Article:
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Women Are Key to Improved Health Coverage, Say Health Advocates

Photo: Help available for Colorado women to enroll in health care exchange. Courtesy: Colorado Consumer Health Initative
Photo: Help available for Colorado women to enroll in health care exchange. Courtesy: Colorado Consumer Health Initative
July 31, 2013

DENVER - Four out of five times, it's women making a family's health-care decisions. Come October, when Connect for Health Colorado - the state's new health-care marketplace - starts enrollment, Ryann Nickerson, communications director for the Colorado Organization for Latina Opportunity and Reproductive Rights (COLOR), will have done everything in her power to help prepare those consumers.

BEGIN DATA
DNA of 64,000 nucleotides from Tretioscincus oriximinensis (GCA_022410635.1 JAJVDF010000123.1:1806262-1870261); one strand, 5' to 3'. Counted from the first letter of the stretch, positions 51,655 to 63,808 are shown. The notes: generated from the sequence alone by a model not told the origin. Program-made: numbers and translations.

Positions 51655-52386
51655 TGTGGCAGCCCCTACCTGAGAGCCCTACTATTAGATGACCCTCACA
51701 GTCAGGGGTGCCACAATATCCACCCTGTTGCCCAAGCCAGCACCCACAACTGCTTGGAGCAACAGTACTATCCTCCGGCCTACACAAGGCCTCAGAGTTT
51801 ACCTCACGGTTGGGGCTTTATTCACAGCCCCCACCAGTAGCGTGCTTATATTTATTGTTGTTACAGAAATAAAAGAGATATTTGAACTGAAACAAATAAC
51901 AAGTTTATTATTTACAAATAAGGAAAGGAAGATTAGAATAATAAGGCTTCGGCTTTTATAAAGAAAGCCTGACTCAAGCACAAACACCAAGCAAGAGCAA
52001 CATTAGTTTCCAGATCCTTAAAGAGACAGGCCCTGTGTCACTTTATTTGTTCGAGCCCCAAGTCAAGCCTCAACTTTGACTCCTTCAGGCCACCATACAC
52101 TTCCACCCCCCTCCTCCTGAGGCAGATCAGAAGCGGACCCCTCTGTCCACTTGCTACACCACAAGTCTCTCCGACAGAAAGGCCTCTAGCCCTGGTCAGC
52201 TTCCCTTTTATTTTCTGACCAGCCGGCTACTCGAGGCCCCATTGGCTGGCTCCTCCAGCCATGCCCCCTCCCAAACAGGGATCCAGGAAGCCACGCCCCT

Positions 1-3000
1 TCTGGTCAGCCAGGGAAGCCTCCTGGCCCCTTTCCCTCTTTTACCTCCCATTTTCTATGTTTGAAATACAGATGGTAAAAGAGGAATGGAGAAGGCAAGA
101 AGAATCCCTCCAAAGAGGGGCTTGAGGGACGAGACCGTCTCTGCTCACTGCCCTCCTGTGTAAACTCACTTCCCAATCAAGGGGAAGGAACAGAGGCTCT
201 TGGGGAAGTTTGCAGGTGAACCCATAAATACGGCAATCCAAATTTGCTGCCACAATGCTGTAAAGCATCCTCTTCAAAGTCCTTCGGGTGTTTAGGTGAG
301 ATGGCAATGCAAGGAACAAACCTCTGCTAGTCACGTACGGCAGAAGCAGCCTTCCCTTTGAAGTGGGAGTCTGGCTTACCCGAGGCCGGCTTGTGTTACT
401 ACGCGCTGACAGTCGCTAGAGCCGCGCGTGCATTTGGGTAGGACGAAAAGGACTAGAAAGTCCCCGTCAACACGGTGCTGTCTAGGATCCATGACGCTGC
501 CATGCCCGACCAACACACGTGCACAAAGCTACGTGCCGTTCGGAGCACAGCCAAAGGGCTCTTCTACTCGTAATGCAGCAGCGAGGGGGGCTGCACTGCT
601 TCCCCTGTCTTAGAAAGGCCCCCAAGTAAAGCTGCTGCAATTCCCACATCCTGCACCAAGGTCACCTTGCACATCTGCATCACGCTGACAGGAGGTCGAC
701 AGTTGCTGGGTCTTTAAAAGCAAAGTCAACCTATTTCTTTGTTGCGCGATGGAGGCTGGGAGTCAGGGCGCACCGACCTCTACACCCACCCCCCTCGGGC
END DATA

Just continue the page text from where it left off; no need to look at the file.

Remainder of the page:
"They're typically the key decision makers for their families," she said, "so ensuring that women know how they're going to be affected and what benefits they have for the new health-care law is extremely important."

Through outreach programs, COLOR and other nonprofits are publishing Health Coverage Guides and offering assistance at health clinics. They've also created a new call center and online chat forum to help women find an appropriate health plan for themselves and their families. Actual coverage begins in January.

Nickerson said the lower wages typically paid to women compared with their male counterparts make it difficult to secure health coverage, and many healthy women choose other necessities over check-ups.

"If you're healthy, many people think they don't need it," she said, "but in the end the cost of doing preventive health, investing in your health, might help you save money in the long run."

Nickerson and others are working to reach out to Latina women with a postcard campaign, encouraging them to enroll in October.

The new health-care marketplace is made possible by the Affordable Care Act. More information can be found at connectforhealthco.com.

Stephanie Carroll Carson/Mary Kuhlman, Public News Service - CO